Moreover, the estimated value ${\widehat{x}}_{k|k-d}$ of the time-delay sensor system at time ${t}_{k}$ is considered to be the real-time measured value ${z}_{k}^{j}$ at time ${t}_{k}$. The measured value of all sensors at time ${t}_{k}$ are $\{{z}_{k}^{1},{z}_{k}^{2},\cdots ,{z}_{k}^{i},\cdots ,{z}_{k}^{j}\}$($1\le i\le j\le N$), where the estimates of ${z}_{k}^{i}$ and ${z}_{k}^{j}$ are relevant. To obtain more accurate space coordinates of the target, we need to resolve the above correlation problem and the optimal fusion estimation of the target motion state ${x}_{k}$ in the fusion center.

## 4. Time-Delay Information Update and Fusion

#### 4.1. Processing of Measurement Constant Time Lag

Based on the stochastic linear time-invariant discrete system and the iterated state equation, we can obtain the following:

Inserting the above formula into the observation equation,

Assuming ${\overline{H}}^{i}={H}_{}^{i}{F}^{-{d}_{i}}$,${\eta}_{k}^{i}={v}_{k}^{i}-{\displaystyle \sum _{j=1}^{{d}_{i}}{H}^{i}{F}^{j-1-{d}_{i}}}G{w}_{k-j}={v}_{k}^{i}-{\displaystyle \sum _{j=1}^{{d}_{i}}{\overline{H}}^{i}{F}^{j-1}}G{w}_{k-j}$,

Then the system observation equation is transformed into:

Combined with Equation (15), the time-delay subsensor system has the following optimal Kalman filter and one-step predictor,

where,

${\epsilon}_{k+1}^{i}$ is the innovation.

${P}_{\epsilon}^{i}=E[{\epsilon}_{k+1}^{i}{({\epsilon}_{k+1}^{i})}^{\mathrm{T}}]$ is the innovation variance.

${K}_{k+1}^{i}$ is the filter gain.

${P}_{{}_{k+1|k+1}}^{i}$ is the filtering error variance matrix.

${P}_{k+1|k}^{i}$ is the one step prediction error variance matrix.

#### 4.2. Information Fusion

To solve the estimation correlation between two sensor systems and further improve the accuracy of measurement, the federal Kalman filtering algorithm is used for subsequent processing, which includes information distribution, time updating, measurement updating, and estimation fusion.

(1) Information distribution

The main filter only updates the timing and dose not measure. The process information of the system is shared among the subfilters and the main filters according to the principle of information distribution.

According to the Law of Information Conservation, $\sum _{i=0}^{n}{\beta}_{i}=1$.

(2) Time updating

The covariance of the system state and estimation error is transferred according to the system transfer matrix, which is performed independently for the sub-filter and the main filter.

(3) Measurement updating

The system state and estimated error covariance are updated using the new measurement information. Since the main filter performs no measurements, the measurement updating is only performed in the subfilter.

In above steps, information distribution is a key part of federated filtering, which is an important feature that distinguishes it from other decentralized filtering methods. The coefficient of the information distribution determines the accuracy of the final fusion result.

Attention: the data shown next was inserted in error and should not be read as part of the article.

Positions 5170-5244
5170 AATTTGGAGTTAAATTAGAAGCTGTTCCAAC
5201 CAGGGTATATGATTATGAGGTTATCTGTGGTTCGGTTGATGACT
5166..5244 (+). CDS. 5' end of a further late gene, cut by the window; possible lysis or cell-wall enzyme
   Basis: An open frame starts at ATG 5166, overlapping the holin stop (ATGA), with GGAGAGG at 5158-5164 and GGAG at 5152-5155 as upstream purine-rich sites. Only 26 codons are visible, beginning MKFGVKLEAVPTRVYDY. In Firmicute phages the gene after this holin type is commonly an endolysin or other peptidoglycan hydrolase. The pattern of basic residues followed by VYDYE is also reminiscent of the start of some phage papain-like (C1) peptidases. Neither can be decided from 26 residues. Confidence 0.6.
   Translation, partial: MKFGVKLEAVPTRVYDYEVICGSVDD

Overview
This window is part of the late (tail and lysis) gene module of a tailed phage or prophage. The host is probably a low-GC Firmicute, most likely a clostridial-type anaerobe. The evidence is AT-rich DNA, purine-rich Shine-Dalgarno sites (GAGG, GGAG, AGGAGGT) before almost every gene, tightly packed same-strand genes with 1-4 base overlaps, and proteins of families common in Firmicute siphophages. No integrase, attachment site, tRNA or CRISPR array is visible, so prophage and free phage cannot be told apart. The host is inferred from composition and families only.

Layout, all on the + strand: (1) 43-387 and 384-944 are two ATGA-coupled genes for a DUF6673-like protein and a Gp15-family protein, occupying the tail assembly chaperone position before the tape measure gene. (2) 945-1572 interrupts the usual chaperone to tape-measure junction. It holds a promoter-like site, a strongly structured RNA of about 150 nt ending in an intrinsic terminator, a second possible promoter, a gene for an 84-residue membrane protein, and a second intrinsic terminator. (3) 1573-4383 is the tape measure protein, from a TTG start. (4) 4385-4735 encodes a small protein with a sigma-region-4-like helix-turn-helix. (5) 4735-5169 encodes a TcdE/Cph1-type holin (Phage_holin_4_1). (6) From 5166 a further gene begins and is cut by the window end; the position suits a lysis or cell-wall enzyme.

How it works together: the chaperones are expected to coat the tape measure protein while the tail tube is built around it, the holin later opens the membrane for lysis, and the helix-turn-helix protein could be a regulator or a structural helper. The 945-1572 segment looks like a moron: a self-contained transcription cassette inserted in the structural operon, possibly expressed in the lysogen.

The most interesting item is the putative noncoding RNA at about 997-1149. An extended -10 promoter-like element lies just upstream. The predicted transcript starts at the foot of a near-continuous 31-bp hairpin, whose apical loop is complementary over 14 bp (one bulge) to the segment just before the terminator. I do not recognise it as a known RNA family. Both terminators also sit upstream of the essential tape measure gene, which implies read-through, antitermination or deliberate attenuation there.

According to the estimated error covariance,

It can be seen that $P$ describes the estimation accuracy of $X$, and the smaller the $P$, the higher the estimation accuracy of $X$.

Considering the use of a globally optimal solution to reset the filter values and error variance matrices in the next filtering step, the influence of the information distribution coefficients on global estimates is discussed:

By inserting Equation (30) into Equation (23), the following is obtained:

Equations (30) and (32) are substituted into Equation (25) to obtain:

where

${\widehat{x}}_{k}^{i}={F}_{k|k-1}^{i}{\widehat{x}}_{k-1}^{i}+{K}_{k}^{i}({z}_{k}^{i}-{H}_{k}^{i}{\widehat{x}}_{k|k-1}^{i})$.

$P$ and

$Q$ have the same dimension in general. It is given by the following:

where

${P}_{k+1|k}^{{}^{\prime}i}\triangleq {F}_{k+1|k}^{i}{P}_{g,k}^{}{({F}_{k+1|k}^{i})}^{\mathrm{T}}+{G}_{k}^{i}{Q}_{g,k}^{}{({G}_{k}^{i})}^{\mathrm{T}}$.

Taking the inverse of the Equation (34) on both sides, it is the one-step predictive state information matrix of local filter and global filter.

Taking the trace of both sides, we can obtain:

${\beta}_{i}$ is inversely proportional to the estimated error covariance. When the estimation covariance is larger, the estimation quality is poorer, the subfilter accuracy is lower, and the information distribution coefficient is smaller.

## 5. System Experiment and Analysis

The target-tracking system of binocular vision laser-ranging sensor is shown in

Figure 1. The target is fixed on a sliding platform and performs linear motion in space. At present, only the movement of the target in the direction of the optical axis (Z axis) is studied, and the measured values in the experimental results only represent the measured values in the Z axis direction.